After providing written informed consent, enrolled persons completed a detailed questionnaire about possible risk factors for exposure to M tuberculosis. Subjects were also asked to indicate results of any prior TST, whether they had received BCG vaccination, details of any contact with a person having TB, any risk factors associated with HIV infection, and whether they had any other medical conditions. When applicable, data were also collected from medical records about findings on chest radiography, results and dates of cultures for mycobacteria, and details of treatment for TB. Data were collected on subjects' age, race, place of birth, residence outside of the United States, and residence or work (paid or unpaid) in a health care setting, prison, homeless shelter, drug rehabilitation unit, or other group housing. Based on responses to the questionnaire and a review of available medical records, persons were categorized into 4 study groups: (1) low-risk for LTBI, subjects receiving preemployment or preschool enrollment TST with no identified risks for LTBI; (2) high-risk for LTBI, asymptomatic subjects with risk of LTBI including contacts of patients with TB; persons from countries where tuberculosis is prevalent (>10 cases per 100 000 population)26; intravenous drug users; persons who lived, worked, or volunteered on a regular basis in a homeless shelter, prison, drug rehabilitation unit, hospital, or nursing home; and persons determined to be at increased risk by prior local investigations; (3) TB suspects, subjects being evaluated for active TB who had received fewer than 6 weeks of anti-TB therapy; and (4) culture-confirmed TB, subjects who completed treatment for culture-confirmed TB within the prior 2 years.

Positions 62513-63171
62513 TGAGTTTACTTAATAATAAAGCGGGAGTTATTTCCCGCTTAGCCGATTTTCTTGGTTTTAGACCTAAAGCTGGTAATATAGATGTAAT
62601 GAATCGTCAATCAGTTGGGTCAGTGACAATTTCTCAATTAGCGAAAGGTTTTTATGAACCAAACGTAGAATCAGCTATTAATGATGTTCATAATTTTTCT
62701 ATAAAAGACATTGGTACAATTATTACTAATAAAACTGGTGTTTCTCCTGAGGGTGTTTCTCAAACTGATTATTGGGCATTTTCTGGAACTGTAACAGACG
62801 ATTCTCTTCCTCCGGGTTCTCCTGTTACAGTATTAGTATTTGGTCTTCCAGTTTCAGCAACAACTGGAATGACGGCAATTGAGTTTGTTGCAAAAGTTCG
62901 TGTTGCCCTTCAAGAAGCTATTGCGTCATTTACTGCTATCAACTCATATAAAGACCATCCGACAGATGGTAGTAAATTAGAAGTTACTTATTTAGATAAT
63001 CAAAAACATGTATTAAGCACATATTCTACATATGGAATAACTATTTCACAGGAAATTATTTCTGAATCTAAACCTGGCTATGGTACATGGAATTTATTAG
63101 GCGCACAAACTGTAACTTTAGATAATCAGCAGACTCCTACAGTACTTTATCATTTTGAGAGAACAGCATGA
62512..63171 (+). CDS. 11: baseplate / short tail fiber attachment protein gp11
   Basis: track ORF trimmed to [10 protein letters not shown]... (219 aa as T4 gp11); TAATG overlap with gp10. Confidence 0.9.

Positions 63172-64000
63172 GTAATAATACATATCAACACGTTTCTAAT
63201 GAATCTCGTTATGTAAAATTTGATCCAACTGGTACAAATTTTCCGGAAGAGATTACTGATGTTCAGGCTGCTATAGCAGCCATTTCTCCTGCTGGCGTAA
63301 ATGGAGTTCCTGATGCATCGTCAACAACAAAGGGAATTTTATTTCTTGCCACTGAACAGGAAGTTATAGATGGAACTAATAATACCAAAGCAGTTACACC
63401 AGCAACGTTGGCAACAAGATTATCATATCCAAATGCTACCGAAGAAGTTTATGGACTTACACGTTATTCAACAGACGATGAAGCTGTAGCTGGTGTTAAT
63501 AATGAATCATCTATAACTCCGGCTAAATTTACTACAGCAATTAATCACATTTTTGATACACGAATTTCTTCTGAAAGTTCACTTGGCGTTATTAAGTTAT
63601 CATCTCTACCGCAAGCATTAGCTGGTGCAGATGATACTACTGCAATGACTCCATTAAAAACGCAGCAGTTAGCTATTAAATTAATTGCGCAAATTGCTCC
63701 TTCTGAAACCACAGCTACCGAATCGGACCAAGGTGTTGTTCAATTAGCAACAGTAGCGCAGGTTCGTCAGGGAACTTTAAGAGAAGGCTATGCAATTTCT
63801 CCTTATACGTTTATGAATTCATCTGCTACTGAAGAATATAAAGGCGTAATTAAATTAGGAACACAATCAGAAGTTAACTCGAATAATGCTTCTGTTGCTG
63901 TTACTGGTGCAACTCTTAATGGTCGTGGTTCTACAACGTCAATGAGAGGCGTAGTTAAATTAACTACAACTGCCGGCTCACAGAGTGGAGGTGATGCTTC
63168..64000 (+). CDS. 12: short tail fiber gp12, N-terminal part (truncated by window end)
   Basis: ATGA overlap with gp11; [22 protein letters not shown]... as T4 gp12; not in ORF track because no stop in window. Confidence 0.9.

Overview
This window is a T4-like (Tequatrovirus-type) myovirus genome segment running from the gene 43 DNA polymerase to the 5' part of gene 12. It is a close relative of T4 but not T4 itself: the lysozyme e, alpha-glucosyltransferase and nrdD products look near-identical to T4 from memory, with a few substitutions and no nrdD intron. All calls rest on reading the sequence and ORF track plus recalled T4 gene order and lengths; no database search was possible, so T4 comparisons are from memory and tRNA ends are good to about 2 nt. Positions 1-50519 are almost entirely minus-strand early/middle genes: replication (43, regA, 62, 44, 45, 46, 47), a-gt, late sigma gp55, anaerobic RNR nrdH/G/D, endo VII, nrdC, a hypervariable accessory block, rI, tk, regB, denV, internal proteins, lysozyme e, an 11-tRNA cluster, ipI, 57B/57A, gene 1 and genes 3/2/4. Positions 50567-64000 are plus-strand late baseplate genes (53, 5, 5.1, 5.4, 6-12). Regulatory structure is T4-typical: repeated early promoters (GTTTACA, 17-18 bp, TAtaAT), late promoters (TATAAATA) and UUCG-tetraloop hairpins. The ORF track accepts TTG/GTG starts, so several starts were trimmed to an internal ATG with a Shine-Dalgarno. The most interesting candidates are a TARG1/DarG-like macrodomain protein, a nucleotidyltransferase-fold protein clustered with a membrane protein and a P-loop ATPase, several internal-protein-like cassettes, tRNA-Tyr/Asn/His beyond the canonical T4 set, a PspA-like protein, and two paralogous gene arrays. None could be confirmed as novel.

Persons enrolled during preemployment or preschool enrollment examinations were assigned to group 2 if risk factors for LTBI were identified during questioning. However, to maintain the integrity of group 1 as truly low-risk for LTBI, persons considered to be at high-risk for LTBI at enrollment were assigned to group 2 even when risk factors were denied.

Tuberculin Skin Testing